Cobain and Courtney, 41, wed in 1992. They had a daughter Frances Bean, now 11, before he killed himself with a gun in April 1994, aged 27.

Cobain rose to fame with songs like Smells Like Teen Spirit and Come As You Are. The album Nevermind sold over 10 million copies.

Myspace Deaths

Myspace Deaths is a livejournal chronicle of the Myspace pages of people who've died. Reading the comments left by people on these pages (some stretching on for months and months after the person died) is totally amazing, a bizarre public grieving process that never really existed before.

Saturday, December 10, 2005

Marie Antoinette

Trailer for Sofia Coppola's new movie Marie Antoinette.

I dunno. I'm a little ambivalent. On the one hand, I really liked the Virgin Suicides and Lost in Translation. And there's some good stuff in the trailer. On the other hand, ill-justified anachronisms drive me nuts. And it looks like it could fall into the usual historical movie pitfall: given a phenomenally broad and semantically rich subject, they almost always tell the narrowest, least interesting story possible.

Then again, Kirsten Dunst is hot. So that's good.

Friday, December 09, 2005

Verite Sci-Fi

The work of director Neil Blomkamp seems particularly zeitgeisty His new short Alive In Joburg is in a weird verite sci-fi style that seems to fit our paranoid and media saturated moment like a glove. I think I may have previously posted about Tetra Vaal Robot, his movie about a street-policing robot. The new one is similar, but a little darker and more disturbing, imagining a future where aliens have landed and been transformed into yet another persecuted African minority. Both films are haunting, imaginative, and post-apocalyptic in ways that seem utterly believable. Good stuff

Thursday, December 08, 2005


So. Apparently, there's a new Japanese fighting game featuring little girls. Here's how it goes. It's pretty much a fighting game where little girls attack each other, but. . .

"The kicker, however, is that any damage you do to your opponent will slowly regenerate unless… wait for it… you take a picture of her panties. Yes. A fighting game where panty-shots are the core mechanic. You don’t believe me, do you? Then watch the VIDEO. That’s it. The Japanese are done. They can now return to planet Japania, leaving all the people of Earth horribly confused and scarred for life."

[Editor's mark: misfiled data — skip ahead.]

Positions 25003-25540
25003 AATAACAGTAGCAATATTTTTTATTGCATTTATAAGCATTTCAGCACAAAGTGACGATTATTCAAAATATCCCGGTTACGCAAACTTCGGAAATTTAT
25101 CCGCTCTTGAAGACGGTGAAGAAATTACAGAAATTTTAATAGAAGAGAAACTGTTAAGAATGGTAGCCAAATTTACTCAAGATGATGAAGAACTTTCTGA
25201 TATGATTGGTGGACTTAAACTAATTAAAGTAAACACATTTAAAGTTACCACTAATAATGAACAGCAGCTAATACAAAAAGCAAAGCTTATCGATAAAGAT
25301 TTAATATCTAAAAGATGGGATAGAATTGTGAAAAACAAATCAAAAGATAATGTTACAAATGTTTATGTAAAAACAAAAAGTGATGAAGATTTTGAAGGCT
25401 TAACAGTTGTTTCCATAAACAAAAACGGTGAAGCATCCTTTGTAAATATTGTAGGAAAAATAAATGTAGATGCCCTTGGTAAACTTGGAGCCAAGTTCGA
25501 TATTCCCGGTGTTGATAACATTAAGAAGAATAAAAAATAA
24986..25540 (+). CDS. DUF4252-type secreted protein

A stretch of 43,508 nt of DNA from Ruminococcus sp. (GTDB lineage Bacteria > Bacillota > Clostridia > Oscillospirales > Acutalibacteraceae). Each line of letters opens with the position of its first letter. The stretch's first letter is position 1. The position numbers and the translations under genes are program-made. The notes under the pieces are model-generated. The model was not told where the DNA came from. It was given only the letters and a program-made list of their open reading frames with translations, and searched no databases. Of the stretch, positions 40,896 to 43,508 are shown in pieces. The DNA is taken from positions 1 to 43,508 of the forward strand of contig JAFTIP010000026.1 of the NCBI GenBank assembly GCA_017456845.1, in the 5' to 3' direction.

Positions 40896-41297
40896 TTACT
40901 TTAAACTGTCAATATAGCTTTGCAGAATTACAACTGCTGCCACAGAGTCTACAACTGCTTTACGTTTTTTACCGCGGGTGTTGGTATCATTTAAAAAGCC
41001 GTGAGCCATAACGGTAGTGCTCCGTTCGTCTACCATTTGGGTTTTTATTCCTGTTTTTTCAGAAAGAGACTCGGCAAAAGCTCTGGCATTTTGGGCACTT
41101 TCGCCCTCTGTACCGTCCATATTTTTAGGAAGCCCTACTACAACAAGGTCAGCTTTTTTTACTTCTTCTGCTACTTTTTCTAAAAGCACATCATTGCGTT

Gotta love the Japanese.

Friday, December 02, 2005

311 Throw Down on Scott Stapp

This may well be the defining moment of 2005:

Scott Stapp and 311 Brawl

Former Creed frontman gets in tussle with L.A. rockers in Baltimore (from Rolling Stone Online)

At Baltimore's Harbor Court Hotel on Thanksgiving night, members of Los Angeles rockers 311, on a day off from their national tour, got into a fist fight with former Creed frontman Scott Stapp, in town to promote his solo debut, The Great Divide. 311 singer S.A. Martinez suffered a fractured knuckle as a result of the brawl, which the band says Stapp started.
"We had just finished dinner and were at the hotel bar to watch the Lakers game when Scott Stapp walked in being very loud and obnoxious," Martinez tells Rolling Stone. "In fact, one of the first things he said was that he loved to fight. So he started doing shots and breaking the glass on the bar, almost hitting one of our crew guys. My wife and I moved to a table and eventually Scott made his way over and sat down. He was looking for attention. Even before that, he had wadded up a napkin that he lobbed in our direction. It was pathetic, and we tried to ignore him, but it was impossible. Then he made a pretty disrespectful comment to my wife, which I'd rather not repeat, but in no uncertain terms, the word 'fuck' was used. That's when [drummer] Chad [Sexton] walked over."